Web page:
I have never known anyone who had a child abducted before yesterday – by his or her own parent or a stranger. Now I can’t say that any more.
I was a single parent for 10 years. In the early years I worried a little – not that the kids would be abducted by their father, but that he would try to take them away from me in court. It was a foolish little fear fueled by insufficient sleep and poor health because the truth (which I knew most of the time) was that he would never have done that. He wasn’t that interested in having the children with him. But it was still a terrifying thought when it came!
However, as I said, abduction by the non-custodial parent never crossed my mind. The only time I’ve thought about it is when it makes the news, which is gratefully infrequently. So you can imagine my shock when I was told the following story.
I had a message from a grandmother on Pine Ridge Reservation. She left the message Thursday, stating it was an “emergency”. Unfortunately I was out most of Thursday (it was St Patrick’s Day) and did not get the message until Friday morning. I called this grandmother back immediately.
She told me one of her grandchildren had been abducted from the Head Start program. I asked when. March 14th, she told me. Four days ago. Yikes!
I asked if they knew who did it. Yes, they did. It was her dad. The little girl is 4 years old. I asked if they had any leads on where she was. Again, yes. After 2 trips to Rapid City (2.5 hours one way) to be there when the police thought they had found her, but had not, they finally did find her in Eagle Butte on the Cheyenne River Reservation. They were going to pick her up after she took down the missing child posters at the Head Start program and several other places.
I asked how I could help her. She asked me to contact their new sponsor and ask her to call them after 5 PM, when they should finally be back home. She told me that, with the cost of gas for all the running around, she had no money for diapers. I assured her that I would contact her sponsor. I asked her to let me know if there was anything else I could do.
After advising the sponsor about this, I could not stop thinking about the whole episode.
It is a frightening event for any parent to have a child abducted, even if it is by someone they are relatively sure will not harm the child. But what is it like on the rez? Is it any different?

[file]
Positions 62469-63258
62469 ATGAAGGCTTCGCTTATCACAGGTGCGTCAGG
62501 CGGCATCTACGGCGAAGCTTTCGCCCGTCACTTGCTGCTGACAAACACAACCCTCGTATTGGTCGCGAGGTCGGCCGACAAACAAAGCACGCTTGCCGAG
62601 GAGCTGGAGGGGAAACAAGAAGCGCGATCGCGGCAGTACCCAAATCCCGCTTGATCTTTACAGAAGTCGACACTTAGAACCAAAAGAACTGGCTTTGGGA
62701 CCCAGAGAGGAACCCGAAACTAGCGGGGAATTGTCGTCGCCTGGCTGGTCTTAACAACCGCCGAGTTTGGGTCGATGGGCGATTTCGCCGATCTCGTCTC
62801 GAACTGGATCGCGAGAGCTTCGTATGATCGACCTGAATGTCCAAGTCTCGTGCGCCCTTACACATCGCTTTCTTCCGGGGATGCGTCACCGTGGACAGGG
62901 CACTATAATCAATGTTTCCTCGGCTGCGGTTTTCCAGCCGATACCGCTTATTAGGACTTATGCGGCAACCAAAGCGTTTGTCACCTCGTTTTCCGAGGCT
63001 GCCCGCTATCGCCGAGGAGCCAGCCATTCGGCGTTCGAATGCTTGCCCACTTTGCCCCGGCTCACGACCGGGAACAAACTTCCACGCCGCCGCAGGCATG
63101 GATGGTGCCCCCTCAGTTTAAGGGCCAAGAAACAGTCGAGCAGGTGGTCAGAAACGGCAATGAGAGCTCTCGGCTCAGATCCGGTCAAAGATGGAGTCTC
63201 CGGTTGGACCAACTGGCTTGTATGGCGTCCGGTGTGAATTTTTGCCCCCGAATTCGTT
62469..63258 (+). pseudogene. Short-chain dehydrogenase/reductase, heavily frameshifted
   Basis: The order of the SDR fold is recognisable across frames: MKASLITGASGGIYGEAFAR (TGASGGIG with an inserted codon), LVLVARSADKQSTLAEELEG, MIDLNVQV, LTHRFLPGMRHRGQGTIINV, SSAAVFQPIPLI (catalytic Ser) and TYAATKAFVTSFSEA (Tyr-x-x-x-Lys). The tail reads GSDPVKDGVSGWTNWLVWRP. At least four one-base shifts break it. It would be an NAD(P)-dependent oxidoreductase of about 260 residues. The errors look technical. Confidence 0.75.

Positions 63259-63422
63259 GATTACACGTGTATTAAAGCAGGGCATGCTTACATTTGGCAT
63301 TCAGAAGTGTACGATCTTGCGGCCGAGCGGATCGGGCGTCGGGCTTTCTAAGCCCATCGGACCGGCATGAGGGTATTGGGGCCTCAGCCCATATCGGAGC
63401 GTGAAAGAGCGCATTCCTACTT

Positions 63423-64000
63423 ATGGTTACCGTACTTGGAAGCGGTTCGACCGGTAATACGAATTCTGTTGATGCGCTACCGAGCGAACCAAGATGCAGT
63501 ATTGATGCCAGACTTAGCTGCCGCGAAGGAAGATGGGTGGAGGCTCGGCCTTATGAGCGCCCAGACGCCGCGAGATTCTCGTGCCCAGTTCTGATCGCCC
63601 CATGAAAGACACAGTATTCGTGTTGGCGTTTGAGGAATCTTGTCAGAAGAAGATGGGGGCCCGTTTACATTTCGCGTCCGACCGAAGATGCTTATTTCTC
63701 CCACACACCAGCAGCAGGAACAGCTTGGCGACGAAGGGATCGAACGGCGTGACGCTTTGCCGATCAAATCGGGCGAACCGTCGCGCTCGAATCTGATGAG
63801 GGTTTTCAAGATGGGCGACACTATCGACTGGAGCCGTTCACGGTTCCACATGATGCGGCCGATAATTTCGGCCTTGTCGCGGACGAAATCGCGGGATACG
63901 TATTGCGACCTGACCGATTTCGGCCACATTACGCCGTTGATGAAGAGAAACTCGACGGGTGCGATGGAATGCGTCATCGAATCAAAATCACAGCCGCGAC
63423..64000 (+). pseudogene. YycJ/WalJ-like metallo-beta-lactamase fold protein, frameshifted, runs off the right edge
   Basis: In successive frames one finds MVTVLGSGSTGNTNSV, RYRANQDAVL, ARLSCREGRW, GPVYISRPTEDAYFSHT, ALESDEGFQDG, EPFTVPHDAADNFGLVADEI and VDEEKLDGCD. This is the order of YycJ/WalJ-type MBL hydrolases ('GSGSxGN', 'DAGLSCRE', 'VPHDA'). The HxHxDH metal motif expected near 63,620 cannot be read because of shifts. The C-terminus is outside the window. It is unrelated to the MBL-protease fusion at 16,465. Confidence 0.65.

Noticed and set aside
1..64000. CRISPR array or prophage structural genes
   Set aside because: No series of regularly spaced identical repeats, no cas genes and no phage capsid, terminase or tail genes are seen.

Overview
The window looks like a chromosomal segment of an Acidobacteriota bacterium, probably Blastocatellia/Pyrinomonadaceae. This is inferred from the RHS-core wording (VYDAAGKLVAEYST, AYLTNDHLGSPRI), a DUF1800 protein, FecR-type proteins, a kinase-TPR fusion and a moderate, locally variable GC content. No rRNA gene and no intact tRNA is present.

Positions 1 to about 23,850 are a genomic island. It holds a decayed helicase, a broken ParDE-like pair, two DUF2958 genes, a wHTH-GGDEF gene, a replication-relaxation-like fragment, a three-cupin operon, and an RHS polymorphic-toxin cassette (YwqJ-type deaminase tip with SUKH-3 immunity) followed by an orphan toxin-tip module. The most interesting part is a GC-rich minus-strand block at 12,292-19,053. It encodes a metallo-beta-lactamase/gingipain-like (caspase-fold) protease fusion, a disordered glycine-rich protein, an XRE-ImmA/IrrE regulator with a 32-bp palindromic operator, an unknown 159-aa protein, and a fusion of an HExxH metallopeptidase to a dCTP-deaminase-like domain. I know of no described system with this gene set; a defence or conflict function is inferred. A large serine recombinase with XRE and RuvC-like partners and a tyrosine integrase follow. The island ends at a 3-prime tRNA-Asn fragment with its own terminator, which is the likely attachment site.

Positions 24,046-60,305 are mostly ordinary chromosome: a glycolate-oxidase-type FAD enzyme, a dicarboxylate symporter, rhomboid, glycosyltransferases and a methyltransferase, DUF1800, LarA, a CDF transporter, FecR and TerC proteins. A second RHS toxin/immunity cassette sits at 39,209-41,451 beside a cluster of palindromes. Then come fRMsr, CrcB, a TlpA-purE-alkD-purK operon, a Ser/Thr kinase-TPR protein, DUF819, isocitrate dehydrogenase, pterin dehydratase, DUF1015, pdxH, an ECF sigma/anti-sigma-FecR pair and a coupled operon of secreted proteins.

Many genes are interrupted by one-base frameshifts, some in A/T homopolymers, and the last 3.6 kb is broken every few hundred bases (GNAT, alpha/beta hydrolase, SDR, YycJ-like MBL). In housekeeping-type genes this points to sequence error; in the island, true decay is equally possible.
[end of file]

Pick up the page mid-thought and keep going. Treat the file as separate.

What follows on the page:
Of course it is.
Why? I know that’s the question you were going to ask. It comes down to money. No, not for ransom. Money to do the running around to try to locate the child. Hopefully you have a car and only need gas money. But on the rez, you can’t assume that the custodial party has a car. There are plenty of people on the rez who don’t have their own cars. If the custodial party has no car — and I use the term “party” intentionally, because it is just as often a grandmother or aunt as it is mom — he or she must find a car to borrow or “hire” to get around. This is not always an easy task, though I would like to think it would be easier in a case like this.
Even “just” gas money is likely to add up when you consider the distances on the reservation. Traveling from the settlement of Pine Ridge on the southern border of the reservation to Kyle in the northeast takes at least 40 minutes and to Red Shirt in the northwest takes nearly an hour. To get to Rapid City, you need to add another hour from Red Shirt or one and a half hours from Kyle. They say time is money, and in this case it is because more time in the car means more gas used. I’m sure you are aware of the rising cost of gas!
Imagine being in this situation: Your child, who was abducted, may have been located. Of course, you want to be present when the authorities go in to get the child. You find a car to borrow, fill the tank with gas and travel the 2.5 hours to get there. But she is not there any longer. You return home, another 2.5 hour drive. You get another call telling you that you need to go to a different location to pick up the child. You travel those same roads again and return on them empty-handed – another 10 hours of fruitless driving. Finally, you find out where the child is . . . and you know the drill from here. Except now you have to travel 216 miles (taking about 4.25 hours) — one way!! You also have four other children in the home you care for. They are all younger than the abducted child. Ages? 3,2,2,1. Their primary needs? Food, diapers and warmth. You have food and heat – but no money left for diapers.
How does that feel? It doesn’t matter whether you use disposable diapers which need to be purchased frequently with that many young ones or cloth diapers which need to be washed frequently (which requires plenty of laundry detergent). The fact is you can’t afford either. How does it feel to not be able to provide adequately for the children in your care?
I hope you said it feels lousy. If not, I am very sad for you. You have no empathy, which is also lousy.
Gratefully, this grandmother has a good sponsor and I am certain the sponsor will do whatever she can to help out. Not every grandmother or aunt or mother or dad or uncle or grandfather could say the same. I wish they could. You probably do too, because then I would write about lots of other things that are far less painful to read.